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Ian S LaSpina




Location: Virginia, US
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PostPosted: Thu 29 Jul, 2010 3:38 pm    Post subject: Stainless vs Mild Steel Mail         Reply with quote

I'm working on a late 14th / early 15th century European plate harness. I'm not necessarily going for 100% historical accuracy, but I would like to try to be reasonable. I do have a question in regards to mail though. I'm planning on purchasing a mail haubergeon for wear underneath the plate, and I want to know how much maintenance goes into mail made of mild steel.

My plate pieces are mild steel (a majority of which are done by Allan Senefelder of Mercenary's Tailor, and they are spectacular!), and they get rust now and then, but it's easy to polish a plate of steel and keep it oiled. It sounds like it's more of a nightmare to get the rust off of mild steel mail. I'm looking at a flattened-ring mild steel, wedge-riveted haubergeon and comparing it to a dome-riveted flattened ring stainless haubergeon. I realize the dome-riveting is not as accurate as the wedge, but wedge riveting is not available in the stainless version. Would it be relatively easy to keep a mild steel piece maintained, or is the stainless worth the maintenance-free aspect? Any opinions would be greatly appreciated. The specific items I'm looking at are the GDFB mail haubergeons. Thank you!

-Ian
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Brawn Barber




Location: In the shop
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PostPosted: Thu 29 Jul, 2010 4:08 pm    Post subject:         Reply with quote

GDFB chainmail is still made in India, and as such is both not historically correct in its riveting and also subject to some doubt as to its integrity. IF you manage to get a haubergeon from there that actually has enough structural integrity to handle the sand blasting/tumbling which regular maintenance of mild chainmail requires, you'll still need to do such and keep it oiled. I suspect from the price range that these fall into I would be wary of the durability needed. I'm sure more feedback from others who have had exposure to GDFB products will be forthcoming as well.
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Reece Nelson




Location: Overland Park KS
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PostPosted: Thu 29 Jul, 2010 4:22 pm    Post subject:         Reply with quote

I too asked the same question myself. A few friends of mine told me that you can clean up a mail shirt by using really fine sand and using a cement mixer. There is also the option of painting the mail, which I'm still trying to find out how that's done Mad (ice falcon armory Wink )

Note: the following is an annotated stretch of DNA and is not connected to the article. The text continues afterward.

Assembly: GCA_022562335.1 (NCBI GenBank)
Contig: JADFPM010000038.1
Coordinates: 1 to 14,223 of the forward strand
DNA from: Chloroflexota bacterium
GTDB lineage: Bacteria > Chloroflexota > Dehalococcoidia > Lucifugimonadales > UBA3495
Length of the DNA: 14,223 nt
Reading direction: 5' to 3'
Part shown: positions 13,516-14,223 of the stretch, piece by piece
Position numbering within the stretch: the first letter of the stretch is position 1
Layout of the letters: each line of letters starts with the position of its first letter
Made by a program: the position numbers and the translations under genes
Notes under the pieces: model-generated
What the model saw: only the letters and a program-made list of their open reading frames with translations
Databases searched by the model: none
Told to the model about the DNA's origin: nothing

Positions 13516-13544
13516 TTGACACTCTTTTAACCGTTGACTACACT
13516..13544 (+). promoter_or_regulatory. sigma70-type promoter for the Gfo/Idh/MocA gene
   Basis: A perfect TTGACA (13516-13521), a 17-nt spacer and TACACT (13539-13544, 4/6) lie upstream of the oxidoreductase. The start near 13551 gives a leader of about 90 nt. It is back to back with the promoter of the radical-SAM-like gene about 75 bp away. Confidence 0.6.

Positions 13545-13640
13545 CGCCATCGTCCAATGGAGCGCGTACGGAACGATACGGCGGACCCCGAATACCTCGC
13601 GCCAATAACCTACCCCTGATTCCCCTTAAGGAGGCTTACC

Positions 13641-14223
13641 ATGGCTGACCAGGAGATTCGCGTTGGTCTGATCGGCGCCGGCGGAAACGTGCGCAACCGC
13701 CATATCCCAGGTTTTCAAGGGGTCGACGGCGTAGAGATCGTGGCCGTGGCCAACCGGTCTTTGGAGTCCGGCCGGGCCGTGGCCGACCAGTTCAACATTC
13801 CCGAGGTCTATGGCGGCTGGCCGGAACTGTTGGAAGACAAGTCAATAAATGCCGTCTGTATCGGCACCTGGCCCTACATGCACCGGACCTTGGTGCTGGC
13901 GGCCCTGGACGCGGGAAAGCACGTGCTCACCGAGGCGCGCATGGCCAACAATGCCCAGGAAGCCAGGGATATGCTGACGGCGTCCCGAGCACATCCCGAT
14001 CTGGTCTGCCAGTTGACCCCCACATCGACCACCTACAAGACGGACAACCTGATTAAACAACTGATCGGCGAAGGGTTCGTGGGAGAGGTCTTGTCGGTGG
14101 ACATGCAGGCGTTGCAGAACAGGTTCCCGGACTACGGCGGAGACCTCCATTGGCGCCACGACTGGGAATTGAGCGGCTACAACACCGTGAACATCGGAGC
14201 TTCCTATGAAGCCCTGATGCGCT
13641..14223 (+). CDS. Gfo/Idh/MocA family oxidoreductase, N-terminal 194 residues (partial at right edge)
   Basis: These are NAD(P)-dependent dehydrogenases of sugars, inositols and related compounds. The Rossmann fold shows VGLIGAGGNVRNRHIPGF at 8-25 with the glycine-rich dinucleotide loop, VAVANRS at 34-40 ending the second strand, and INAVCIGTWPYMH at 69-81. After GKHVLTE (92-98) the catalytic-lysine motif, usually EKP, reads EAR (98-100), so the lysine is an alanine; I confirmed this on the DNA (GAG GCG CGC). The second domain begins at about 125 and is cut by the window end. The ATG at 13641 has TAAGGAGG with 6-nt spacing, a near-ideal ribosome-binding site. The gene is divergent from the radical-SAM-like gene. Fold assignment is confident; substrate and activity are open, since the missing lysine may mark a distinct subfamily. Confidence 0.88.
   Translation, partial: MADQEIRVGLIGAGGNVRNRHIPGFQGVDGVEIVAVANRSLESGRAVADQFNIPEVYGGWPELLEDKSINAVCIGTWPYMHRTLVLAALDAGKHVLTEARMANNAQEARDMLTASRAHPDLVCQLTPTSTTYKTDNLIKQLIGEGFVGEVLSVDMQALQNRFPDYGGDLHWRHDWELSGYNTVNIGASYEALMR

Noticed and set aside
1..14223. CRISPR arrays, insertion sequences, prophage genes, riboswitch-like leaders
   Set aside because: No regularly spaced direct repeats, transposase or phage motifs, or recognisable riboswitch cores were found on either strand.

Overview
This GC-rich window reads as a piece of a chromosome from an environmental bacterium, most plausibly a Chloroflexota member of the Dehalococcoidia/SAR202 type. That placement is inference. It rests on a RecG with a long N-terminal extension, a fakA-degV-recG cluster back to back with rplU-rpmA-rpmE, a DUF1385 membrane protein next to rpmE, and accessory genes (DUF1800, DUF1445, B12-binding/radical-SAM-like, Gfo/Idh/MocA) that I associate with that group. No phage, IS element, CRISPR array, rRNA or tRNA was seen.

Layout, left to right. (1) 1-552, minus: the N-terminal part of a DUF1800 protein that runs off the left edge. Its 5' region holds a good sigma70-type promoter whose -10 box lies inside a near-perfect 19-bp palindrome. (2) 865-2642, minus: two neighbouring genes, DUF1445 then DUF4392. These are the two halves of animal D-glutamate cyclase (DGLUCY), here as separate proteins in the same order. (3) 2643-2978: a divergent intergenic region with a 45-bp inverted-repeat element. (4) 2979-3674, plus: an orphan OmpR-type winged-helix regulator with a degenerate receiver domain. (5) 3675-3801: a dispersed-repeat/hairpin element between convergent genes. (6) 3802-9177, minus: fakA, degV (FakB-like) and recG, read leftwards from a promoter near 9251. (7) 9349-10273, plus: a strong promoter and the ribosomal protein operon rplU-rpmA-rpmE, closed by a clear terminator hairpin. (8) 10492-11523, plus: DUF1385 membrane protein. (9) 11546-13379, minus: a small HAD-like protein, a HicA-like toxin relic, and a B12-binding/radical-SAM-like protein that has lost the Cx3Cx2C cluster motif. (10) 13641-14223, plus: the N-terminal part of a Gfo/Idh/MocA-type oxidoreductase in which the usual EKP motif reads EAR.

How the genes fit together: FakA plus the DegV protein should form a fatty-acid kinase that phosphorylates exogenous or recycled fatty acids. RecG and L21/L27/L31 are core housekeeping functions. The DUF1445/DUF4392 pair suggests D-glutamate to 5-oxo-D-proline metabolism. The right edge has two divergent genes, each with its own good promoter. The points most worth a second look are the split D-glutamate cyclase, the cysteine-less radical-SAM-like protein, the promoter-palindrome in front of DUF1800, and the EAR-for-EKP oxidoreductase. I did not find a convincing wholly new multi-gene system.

my personal opinion is that it wont really matter. Ask yourself if you're gonna take it out a lot, if you're going to expose to the elements. Besides you have a majority of armour in plate...ppl's eyes are going to be drawn more towards that then the mail Big Grin
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Romulus Stoica




Location: Hunedoara, Transylvania, Romania
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PostPosted: Thu 29 Jul, 2010 9:36 pm    Post subject:         Reply with quote

There is another way to clean a rusty mail. It works better with smaller parts tough (voiders, mail gorget, etc). You can submerge the rusty mail in a solution of vinegar and salt, about a teaspoon of salt to every 4 litres (or about 1US gallon) of vinegar. You leave the mail submerged in that solution for 3 days ... up to a week (depending on how rusty it is). After that, you rinse it with warm watter, dry it quickly with a piece of cloth or an old towel and oil it. It will get a gray-silvery shine.
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Gabriele A. Pini




Location: Olgiate Comasco, Como
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PostPosted: Fri 30 Jul, 2010 12:01 am    Post subject:         Reply with quote

Personally for my mail I prefer galvanized steel, it's not so shiny as stainless and is a lot more durable than mild steel.

Another solution is the one a person that I met at an event suggested me: he has an agreement with a big galvanizing factory, and about every year he buy what mail he need and then the factory galvanized them with nichel. I don't know how it work, and if it's feasible at all, but maybe you can buy your mild steel mail and then work on it.

I have tried hot bluing a coif, but it's not a good solution, as the blue peel off to easy where the links scrap together.
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Mark T




PostPosted: Fri 30 Jul, 2010 4:24 pm    Post subject:         Reply with quote

There have been lots of posts about the question of cleaning mail here:

http://www.myArmoury.com/talk/viewtopic.php?t...clean+mail

http://www.myArmoury.com/talk/viewtopic.php?t...clean+mail

http://www.myArmoury.com/talk/viewtopic.php?t...clean+mail

http://www.myArmoury.com/talk/viewtopic.php?t...clean+mail

Hope that helps!

Mark T
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Ian S LaSpina




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PostPosted: Fri 30 Jul, 2010 6:21 pm    Post subject:         Reply with quote

Thank you all for the replies and the great information. It's much appreciated.
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Michele Hansen




Location: Seattle, WA USA
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PostPosted: Mon 02 Aug, 2010 9:11 pm    Post subject:         Reply with quote

Brawn Barber wrote:
GDFB chainmail is still made in India, and as such is both not historically correct in its riveting and also subject to some doubt as to its integrity. IF you manage to get a haubergeon from there that actually has enough structural integrity to handle the sand blasting/tumbling which regular maintenance of mild chainmail requires, you'll still need to do such and keep it oiled. I suspect from the price range that these fall into I would be wary of the durability needed. I'm sure more feedback from others who have had exposure to GDFB products will be forthcoming as well.